On Thursday night, President Barack Obama announced the executive actions he was taking to potentially shield millions of undocumented immigrants from deportation. The president’s critics—including those in the Republican leadership who blocked the House of Representatives from voting on immigration reform—promptly took to their computers and furiously banged away at their keyboards.
There’s a broad legal consensus that Obama’s new policy directives are likely constitutional, particularly because they’re centered on prioritization and inaction. The crux of the new initiatives: the administration will focus the limited resources it has to fight undocumented immigration on efforts to deport those who pose a security risk or commit crimes, and downplay efforts to deport undocumented parents of children who were born or grew up here.
As is often the case in this great land of partisan party politics, a narrative quickly coalesced. Obama was instantly branded an “emperor” and a “king.” Let’s take a look.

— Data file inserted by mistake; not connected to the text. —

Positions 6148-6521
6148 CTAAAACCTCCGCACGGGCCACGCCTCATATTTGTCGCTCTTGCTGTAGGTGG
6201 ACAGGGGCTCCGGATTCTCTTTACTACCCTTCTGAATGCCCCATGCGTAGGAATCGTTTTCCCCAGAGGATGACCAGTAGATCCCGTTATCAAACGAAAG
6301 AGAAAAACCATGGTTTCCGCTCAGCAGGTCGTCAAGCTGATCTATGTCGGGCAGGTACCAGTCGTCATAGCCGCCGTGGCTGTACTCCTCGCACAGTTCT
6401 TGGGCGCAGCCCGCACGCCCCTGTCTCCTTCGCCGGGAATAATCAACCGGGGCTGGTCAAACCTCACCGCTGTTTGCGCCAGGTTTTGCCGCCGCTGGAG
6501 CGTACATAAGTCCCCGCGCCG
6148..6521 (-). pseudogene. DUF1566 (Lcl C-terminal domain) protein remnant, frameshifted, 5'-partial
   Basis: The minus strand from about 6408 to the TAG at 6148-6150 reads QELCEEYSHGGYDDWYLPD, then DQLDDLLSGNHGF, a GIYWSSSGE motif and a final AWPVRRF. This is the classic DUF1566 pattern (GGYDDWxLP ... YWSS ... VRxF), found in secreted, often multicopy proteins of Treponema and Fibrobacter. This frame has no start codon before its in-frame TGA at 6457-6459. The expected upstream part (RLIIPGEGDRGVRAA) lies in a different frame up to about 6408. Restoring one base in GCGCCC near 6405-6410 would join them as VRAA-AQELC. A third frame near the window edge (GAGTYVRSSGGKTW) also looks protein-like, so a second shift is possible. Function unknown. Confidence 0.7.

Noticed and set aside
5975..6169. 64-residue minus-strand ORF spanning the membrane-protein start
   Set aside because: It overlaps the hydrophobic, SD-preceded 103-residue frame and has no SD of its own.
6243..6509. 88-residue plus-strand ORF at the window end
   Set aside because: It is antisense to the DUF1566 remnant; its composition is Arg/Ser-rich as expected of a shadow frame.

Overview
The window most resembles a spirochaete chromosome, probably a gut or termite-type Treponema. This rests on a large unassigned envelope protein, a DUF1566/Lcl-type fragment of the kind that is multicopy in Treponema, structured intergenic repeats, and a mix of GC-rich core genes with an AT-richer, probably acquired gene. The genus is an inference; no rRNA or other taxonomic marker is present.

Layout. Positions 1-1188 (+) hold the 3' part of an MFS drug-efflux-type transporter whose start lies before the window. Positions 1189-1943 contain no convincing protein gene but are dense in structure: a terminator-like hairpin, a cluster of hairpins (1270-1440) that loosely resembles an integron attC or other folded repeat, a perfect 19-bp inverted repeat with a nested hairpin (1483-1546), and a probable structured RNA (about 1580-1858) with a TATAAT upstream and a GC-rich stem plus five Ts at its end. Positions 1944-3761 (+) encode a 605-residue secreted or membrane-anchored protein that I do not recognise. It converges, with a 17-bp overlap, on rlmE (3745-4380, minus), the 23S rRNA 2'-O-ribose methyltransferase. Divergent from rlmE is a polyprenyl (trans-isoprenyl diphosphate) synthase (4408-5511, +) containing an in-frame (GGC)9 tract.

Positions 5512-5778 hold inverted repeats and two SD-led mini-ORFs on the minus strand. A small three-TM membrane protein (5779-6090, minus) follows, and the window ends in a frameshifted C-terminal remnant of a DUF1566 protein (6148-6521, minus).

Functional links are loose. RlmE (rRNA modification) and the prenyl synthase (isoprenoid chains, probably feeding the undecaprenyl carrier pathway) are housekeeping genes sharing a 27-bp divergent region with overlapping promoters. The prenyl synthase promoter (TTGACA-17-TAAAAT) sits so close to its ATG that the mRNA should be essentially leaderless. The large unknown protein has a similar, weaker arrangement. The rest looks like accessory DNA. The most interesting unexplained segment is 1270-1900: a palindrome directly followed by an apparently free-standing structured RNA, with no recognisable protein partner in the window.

Pat Buchananwrote that things would never be the same: “Our rogue president has crossed an historic line, and so has the republic.”
“We have just taken a monumental step away from republicanism toward Caesarism,” Buchanan continued. “For this is rule by diktat, the rejection of which sparked the American Revolution.”
“Apparently, America now has its first emperor,” Sen. Jeff Sessionswrote in USA Today. “And he has issued an imperial order to dissolve America's borders.”
Writing in advance of Obama’s announcement, the ever-prescient Sen. Ted Cruzwarned of a similar dissolution of all things democratic and American: “If he acts by executive diktat, President Obama will not be acting as a president, he will be acting as a monarch.”
Cruz himself immigrated to the United States from Canada as a young child. After Obama spoke, Cruz proposed the newly elected, Republican-led Senate abdicate one of its key responsibilities: “. . . the new Senate Majority Leader who takes over in January should announce that the 114th Congress will not confirm a single nominee—executive or judicial—outside of vital national security positions, so long as the illegal amnesty persists.”
Likely presidential candidate Sen. Rand Paul showed some Web savvy by posting a “starter pack” for the “president who thinks he’s a king” on Twitter: